Thats pretty well the advice I would give as well.
 

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I've been debating this myself the last few weeks. So very interested to hear more opinions and reasonings.
 

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What foods were you feeding when you did not rotate, out of curiousity?
I have never, and my dogs enjoy excellent longevity, are extremely healthy, in have great coats and good condition.
Science Diet
IAMS
Nutro

These were formulas made from 3 years ago and longer. I don't know what changes might have been made to these formulas since then.

But my rationale would remain the same no matter what brands and formulas were named. For example, Acana Prairie Harvest is one of the kibbles in my dog's rotation now and I think highly of the company and like how my dogs do on it. But I still think I'm maximizing their long-term health (and covering my basis from recalls, formula changes, etc.) by also feeding several other foods. But, if I was forced to feed only one food for my dog's entire life, I'd certainly pick the Acana over the Science Diet.
 

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Science Diet
IAMS
Nutro

These were formulas made from 3 years ago and longer. I don't know what changes might have been made to these formulas since then.

But my rationale would remain the same no matter what brands and formulas were named. For example, Acana Prairie Harvest is one of the kibbles in my dog's rotation now and I think highly of the company and like how my dogs do on it. But I still think I'm maximizing their long-term health (and covering my basis from recalls, formula changes, etc.) by also feeding several other foods. But, if I was forced to feed only one food for my dog's entire life, I'd certainly pick the Acana over the Science Diet.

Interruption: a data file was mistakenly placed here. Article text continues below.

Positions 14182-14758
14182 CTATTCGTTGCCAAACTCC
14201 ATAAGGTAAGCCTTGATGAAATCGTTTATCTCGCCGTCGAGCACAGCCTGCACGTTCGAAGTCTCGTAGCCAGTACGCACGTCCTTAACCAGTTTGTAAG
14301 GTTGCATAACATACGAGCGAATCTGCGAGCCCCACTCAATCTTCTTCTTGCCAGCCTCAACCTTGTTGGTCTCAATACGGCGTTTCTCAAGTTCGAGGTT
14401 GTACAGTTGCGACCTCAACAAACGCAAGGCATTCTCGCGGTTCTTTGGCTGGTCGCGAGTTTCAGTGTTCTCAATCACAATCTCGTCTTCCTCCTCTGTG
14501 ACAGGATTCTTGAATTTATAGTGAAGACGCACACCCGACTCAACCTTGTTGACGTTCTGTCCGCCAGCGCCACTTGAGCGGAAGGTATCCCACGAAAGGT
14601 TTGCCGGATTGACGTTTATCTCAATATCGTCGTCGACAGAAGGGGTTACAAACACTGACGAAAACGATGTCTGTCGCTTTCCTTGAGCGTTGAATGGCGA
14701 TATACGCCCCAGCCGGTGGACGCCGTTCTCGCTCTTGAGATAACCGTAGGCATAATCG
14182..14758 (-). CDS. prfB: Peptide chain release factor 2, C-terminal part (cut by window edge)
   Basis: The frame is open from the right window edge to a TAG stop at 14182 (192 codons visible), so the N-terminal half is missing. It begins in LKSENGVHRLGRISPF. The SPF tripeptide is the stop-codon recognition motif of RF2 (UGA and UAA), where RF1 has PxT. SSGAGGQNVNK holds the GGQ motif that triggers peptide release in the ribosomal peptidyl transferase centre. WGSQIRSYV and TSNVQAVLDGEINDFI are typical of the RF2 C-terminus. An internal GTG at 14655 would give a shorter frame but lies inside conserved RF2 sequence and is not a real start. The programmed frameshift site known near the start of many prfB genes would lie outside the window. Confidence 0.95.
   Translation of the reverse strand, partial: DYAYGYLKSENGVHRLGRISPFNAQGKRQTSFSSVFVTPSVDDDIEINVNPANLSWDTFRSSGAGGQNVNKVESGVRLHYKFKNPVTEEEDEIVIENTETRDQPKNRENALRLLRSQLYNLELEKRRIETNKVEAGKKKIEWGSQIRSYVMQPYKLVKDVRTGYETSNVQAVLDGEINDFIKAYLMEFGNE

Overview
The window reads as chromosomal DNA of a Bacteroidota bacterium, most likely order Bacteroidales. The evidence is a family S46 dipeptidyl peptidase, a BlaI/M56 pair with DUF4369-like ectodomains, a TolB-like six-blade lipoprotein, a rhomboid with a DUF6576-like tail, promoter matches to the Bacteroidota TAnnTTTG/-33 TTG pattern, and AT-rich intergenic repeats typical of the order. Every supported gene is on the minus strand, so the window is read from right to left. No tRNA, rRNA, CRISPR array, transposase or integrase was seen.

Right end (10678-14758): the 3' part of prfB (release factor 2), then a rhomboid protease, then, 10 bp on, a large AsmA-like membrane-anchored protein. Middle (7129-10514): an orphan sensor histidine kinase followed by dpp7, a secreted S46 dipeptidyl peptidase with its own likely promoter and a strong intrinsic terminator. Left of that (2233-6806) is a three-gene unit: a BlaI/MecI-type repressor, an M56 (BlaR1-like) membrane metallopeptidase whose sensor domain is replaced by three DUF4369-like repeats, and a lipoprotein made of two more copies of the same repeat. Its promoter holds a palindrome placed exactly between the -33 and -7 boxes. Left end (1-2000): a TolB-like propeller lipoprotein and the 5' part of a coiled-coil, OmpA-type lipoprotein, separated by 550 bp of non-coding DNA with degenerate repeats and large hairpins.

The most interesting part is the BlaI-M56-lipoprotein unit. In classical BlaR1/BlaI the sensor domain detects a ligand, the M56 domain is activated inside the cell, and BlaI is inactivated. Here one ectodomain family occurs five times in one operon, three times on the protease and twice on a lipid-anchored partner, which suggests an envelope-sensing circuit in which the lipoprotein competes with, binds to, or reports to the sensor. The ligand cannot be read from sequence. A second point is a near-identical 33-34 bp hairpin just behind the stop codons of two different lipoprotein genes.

I asked, because I wonder if, rather than the rotating of foods now, it is the fact that you are feeding better quality foods than when your were not, and that is why your dogs are doing better.
 

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I asked, because I wonder if, rather than the rotating of foods now, it is the fact that you are feeding better quality foods than when your were not, and that is why your dogs are doing better.
I see where your questioning is coming from, but the whole concept is a continuum of sorts, IMO.

At one end would be feeding only one food of not very good quality. More in the middle would be feeding one food of better quality (people define "better" in different ways). At the other end of the continuum is feeding a variety of better quality foods. This view of nutrition is held by some but not all. I'm sure the dog food manufacturers prefer that dogs eat only one food their whole lives - and that would be whatever their product is.
 

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I'd take the advice of transitioning to an adult food at this time (over rotating to another puppy food) and also the 15 minute rule enforcement.